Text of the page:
Rachel Jones
Mar 03, 2008 Rachel Jones rated it really liked it  ·  review of another edition
I'm so predictable sometimes. Murder + exotic locale = happy me.
Trish
I am thrilled to see a writer of Hyland’s gifts create a series with an Aboriginal heroine called Emily Tempest. Hyland’s use of language is so specific to the region that readers unschooled in the language of the Australian bush might not be able to comprehend. There is a glossary--for Aboriginal words and Australian slang—but still. For me, however, it is pure bliss.

Strains of music can be heard throughout the book and one is tempted to listen while reading to those artists mentioned to see wh
...more
Victoria
Adrian Hyland will take you on a wonderful journey through the Austrailian Bush in this surprising murder-mystery with his terribly interesting character of Emily Tempest, and all of her friends and enemies alike.
We first meet Emily, trying to find her place in the world, returning to her homeland of Australia, to her childhood memories and best friends, in Moonlight Downs - the (Aboriginal) community where she grew up.
Shortly after she arrives however, the community leader, Lincoln, is brutally
...more
Shelleyrae at Book'd Out
I'm so glad that this author was recommended to me and I can't believe I haven't run across it before. Its not dissimilar in theme and tone to Philip Gywnnes The Build Up that I read a few months ago in that is a crime/mystery story with a strong female protagonist set in the unique Australian state of the Northen Territory.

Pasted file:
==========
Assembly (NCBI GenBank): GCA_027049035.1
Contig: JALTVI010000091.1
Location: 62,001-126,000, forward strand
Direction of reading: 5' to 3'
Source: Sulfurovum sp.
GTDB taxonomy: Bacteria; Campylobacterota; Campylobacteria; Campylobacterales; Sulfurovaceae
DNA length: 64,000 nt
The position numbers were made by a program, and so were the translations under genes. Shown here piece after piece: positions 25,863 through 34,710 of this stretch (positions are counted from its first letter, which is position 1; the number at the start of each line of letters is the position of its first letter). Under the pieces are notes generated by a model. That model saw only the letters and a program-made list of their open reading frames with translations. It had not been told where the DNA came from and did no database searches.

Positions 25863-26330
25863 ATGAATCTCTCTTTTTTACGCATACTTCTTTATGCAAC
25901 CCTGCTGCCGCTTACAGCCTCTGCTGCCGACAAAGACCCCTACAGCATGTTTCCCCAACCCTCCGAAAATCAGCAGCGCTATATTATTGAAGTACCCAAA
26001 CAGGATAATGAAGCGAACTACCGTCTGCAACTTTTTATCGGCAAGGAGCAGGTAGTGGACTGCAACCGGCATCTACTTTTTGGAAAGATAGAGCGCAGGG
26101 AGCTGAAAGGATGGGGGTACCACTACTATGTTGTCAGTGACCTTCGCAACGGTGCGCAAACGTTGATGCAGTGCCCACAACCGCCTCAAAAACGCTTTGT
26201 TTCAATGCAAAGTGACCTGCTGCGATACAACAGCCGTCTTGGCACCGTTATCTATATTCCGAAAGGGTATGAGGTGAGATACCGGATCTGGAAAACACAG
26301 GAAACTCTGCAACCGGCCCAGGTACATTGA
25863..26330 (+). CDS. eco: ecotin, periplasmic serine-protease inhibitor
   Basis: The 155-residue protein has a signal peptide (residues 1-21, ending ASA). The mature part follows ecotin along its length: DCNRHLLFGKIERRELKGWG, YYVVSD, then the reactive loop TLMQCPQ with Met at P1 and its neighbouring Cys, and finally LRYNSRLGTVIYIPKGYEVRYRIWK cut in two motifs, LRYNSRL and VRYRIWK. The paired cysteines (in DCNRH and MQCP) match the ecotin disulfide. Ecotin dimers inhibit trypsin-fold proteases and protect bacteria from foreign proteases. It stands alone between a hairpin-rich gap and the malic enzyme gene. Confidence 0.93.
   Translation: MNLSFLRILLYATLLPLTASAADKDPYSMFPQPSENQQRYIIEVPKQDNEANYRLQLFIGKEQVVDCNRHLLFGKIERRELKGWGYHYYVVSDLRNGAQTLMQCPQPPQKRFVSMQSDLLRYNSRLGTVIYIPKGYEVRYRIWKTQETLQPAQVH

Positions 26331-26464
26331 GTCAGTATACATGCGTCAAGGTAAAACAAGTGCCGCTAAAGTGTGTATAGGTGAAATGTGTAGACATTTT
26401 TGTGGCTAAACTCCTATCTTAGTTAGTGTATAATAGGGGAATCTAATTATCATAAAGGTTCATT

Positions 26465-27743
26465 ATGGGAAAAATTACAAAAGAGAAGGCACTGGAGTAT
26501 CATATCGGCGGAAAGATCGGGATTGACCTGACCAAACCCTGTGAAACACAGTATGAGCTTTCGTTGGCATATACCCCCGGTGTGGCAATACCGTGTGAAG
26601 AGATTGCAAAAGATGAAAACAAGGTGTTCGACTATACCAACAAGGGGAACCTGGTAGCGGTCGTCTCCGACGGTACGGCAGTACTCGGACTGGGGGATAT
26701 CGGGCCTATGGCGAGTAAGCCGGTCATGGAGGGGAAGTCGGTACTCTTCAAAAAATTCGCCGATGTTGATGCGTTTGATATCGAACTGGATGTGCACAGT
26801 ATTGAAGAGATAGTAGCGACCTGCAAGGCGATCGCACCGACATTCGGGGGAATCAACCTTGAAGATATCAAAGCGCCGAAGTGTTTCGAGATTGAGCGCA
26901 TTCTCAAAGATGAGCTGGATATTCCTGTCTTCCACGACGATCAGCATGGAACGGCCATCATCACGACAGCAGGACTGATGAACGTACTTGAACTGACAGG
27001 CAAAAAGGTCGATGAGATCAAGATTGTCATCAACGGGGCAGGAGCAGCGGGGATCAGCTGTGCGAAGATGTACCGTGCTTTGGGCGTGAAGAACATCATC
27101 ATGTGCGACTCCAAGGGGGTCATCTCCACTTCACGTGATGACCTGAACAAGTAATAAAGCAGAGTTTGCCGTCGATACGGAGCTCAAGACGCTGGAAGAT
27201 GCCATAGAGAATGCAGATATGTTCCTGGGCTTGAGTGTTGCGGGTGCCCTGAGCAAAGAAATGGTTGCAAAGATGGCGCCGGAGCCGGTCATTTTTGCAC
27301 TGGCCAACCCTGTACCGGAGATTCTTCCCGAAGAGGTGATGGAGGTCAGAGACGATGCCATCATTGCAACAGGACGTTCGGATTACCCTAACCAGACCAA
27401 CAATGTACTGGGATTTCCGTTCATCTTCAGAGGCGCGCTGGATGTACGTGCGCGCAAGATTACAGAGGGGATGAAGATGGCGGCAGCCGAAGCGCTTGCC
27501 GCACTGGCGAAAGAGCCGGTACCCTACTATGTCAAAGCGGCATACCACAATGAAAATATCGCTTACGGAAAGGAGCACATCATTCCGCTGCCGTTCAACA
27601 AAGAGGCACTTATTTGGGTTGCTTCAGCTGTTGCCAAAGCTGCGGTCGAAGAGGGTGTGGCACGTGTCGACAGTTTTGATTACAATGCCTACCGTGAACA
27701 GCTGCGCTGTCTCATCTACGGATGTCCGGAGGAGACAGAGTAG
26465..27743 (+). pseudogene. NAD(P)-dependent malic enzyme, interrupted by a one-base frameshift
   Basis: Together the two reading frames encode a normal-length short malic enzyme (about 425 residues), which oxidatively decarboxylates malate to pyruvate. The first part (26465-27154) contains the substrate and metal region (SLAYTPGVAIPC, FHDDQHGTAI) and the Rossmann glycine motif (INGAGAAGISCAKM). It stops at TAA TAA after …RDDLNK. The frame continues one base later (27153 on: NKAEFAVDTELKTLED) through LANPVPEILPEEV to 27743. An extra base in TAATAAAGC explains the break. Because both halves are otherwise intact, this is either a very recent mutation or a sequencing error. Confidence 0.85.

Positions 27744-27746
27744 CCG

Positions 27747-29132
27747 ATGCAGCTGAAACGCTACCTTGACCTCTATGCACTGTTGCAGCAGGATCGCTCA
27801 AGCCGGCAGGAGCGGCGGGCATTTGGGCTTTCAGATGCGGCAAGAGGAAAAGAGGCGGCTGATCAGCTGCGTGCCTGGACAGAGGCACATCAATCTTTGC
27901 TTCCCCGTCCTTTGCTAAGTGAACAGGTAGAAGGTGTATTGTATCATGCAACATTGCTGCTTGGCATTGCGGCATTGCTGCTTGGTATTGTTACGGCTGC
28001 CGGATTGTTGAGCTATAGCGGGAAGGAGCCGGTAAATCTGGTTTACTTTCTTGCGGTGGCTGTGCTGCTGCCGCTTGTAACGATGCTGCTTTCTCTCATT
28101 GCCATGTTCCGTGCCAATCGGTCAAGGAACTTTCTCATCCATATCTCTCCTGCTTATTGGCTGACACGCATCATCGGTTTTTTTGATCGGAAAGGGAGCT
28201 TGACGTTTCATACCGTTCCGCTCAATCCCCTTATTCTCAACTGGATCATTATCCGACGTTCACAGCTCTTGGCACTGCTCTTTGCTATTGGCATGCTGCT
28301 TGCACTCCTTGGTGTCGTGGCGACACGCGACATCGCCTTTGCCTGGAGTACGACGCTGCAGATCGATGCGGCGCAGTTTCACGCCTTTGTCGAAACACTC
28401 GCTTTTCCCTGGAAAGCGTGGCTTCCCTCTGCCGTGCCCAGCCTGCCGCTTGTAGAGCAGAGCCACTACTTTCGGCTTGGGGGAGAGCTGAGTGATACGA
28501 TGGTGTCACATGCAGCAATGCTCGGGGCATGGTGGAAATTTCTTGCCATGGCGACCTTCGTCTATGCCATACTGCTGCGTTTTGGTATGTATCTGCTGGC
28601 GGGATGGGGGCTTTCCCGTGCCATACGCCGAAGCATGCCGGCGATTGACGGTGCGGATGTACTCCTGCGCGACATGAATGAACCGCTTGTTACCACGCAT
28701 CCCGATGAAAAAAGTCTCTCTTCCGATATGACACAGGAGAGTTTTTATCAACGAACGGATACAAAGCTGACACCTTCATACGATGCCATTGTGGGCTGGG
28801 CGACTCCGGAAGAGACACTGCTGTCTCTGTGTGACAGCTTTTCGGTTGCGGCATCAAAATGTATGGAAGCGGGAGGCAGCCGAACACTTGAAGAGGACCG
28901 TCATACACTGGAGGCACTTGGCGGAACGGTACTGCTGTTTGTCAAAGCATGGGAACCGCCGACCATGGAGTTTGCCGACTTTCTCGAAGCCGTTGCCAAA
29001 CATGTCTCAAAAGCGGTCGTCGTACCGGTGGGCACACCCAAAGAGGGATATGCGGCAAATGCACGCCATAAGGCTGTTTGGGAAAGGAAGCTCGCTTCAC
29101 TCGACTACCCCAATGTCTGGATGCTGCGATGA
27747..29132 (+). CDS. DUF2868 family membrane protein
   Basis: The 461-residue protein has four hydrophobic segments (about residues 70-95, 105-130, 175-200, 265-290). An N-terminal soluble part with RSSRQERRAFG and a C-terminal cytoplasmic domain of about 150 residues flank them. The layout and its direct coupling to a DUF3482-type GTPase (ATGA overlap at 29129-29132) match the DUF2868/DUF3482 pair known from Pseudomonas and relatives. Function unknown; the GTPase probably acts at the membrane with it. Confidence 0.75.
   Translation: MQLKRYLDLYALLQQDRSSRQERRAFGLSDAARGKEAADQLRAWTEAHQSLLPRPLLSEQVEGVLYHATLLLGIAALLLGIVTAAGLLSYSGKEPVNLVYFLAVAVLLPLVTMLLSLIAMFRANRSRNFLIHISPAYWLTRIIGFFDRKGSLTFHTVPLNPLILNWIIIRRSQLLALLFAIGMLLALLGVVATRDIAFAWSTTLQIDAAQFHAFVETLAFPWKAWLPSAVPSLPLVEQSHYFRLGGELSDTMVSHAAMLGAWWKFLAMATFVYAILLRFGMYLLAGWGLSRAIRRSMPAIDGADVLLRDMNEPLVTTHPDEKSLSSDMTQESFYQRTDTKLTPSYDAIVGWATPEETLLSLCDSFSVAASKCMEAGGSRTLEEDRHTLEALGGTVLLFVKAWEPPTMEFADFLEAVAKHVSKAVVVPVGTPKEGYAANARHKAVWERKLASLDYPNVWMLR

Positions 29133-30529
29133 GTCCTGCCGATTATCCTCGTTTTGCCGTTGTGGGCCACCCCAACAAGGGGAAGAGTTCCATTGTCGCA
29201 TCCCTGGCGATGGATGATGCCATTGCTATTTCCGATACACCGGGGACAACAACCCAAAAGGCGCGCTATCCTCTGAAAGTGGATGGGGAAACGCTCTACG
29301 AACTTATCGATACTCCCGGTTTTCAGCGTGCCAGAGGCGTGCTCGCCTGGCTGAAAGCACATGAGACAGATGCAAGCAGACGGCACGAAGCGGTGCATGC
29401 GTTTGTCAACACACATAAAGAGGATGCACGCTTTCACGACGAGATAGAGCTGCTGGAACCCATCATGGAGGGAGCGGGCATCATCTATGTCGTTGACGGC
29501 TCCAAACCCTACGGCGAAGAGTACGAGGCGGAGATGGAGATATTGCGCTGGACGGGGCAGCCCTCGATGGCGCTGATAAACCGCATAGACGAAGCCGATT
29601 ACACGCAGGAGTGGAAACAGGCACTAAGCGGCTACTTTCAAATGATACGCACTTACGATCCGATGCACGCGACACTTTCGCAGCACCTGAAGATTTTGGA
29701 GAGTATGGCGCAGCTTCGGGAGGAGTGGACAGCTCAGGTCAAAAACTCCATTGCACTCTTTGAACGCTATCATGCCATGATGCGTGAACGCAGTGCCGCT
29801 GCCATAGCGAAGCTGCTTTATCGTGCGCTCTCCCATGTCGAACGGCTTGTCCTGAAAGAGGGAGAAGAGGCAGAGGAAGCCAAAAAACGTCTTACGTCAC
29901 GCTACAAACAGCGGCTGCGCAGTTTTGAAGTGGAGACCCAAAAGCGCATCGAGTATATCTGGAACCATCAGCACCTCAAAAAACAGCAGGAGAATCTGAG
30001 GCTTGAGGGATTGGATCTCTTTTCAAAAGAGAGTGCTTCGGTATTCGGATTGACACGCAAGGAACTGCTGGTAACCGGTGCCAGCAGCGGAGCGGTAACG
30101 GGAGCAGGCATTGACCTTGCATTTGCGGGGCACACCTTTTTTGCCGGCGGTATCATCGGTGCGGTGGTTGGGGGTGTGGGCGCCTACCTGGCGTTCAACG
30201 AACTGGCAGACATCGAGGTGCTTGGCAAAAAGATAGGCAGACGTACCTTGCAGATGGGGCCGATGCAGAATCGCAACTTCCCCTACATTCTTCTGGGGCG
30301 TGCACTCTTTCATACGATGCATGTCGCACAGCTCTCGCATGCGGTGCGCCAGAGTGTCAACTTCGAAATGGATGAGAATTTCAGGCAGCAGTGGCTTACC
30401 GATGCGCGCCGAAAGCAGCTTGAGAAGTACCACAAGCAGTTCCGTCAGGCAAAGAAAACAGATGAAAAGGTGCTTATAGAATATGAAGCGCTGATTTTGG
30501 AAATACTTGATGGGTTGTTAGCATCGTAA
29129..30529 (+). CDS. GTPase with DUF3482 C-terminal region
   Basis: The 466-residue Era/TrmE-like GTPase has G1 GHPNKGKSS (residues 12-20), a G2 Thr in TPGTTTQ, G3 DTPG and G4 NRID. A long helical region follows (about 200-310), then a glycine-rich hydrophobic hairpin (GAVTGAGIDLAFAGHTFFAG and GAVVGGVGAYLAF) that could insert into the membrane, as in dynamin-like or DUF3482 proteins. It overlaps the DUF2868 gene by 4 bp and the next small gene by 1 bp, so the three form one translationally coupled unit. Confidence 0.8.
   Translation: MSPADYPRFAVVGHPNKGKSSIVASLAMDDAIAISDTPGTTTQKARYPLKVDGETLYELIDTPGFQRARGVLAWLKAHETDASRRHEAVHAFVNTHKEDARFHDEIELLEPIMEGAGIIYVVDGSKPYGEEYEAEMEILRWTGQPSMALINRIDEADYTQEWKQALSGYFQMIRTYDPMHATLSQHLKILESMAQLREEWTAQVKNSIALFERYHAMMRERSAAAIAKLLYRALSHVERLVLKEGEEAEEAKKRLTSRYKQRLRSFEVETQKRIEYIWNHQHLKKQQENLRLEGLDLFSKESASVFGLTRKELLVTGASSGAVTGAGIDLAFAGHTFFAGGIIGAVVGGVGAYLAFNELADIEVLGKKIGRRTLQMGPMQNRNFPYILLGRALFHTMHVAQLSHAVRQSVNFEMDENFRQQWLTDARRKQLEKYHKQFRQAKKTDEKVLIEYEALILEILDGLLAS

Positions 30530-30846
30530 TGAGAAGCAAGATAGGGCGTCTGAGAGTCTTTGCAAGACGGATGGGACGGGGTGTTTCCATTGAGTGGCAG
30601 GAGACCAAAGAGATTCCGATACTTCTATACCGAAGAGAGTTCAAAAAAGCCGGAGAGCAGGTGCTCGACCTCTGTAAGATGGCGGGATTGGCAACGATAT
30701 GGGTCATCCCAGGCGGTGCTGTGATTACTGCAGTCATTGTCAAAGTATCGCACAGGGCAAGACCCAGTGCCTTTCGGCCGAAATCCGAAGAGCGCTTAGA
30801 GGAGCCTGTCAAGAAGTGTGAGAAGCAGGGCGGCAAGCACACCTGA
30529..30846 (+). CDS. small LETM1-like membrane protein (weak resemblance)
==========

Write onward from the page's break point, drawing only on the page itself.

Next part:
Emily Tempest is half white and half Aboriginal and spent the majority of her childhood in Midnight Downs - a black fella camp in the wilds of the territory. After an incide
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Seana
May 25, 2013 Seana rated it it was amazing  ·  review of another edition

The immediate comparison for a fan of American mystery fiction is to compare Hyland's writing to that of the late lamented Tony Hillerman, who wrote highly readable and well informed mystery novels set in and around the Navajo lands of the Southwest. Hyland is equally knowledgeable about the aboriginal people of Outback Australia, a part of the world he's lived in and where he's interacted with its native communities extensively.

Hyland provides the bridge to this world in the form of one Emil
...more
Karen
Apr 05, 2012 Karen rated it really liked it  ·  review of another edition
Shelves: crime, australian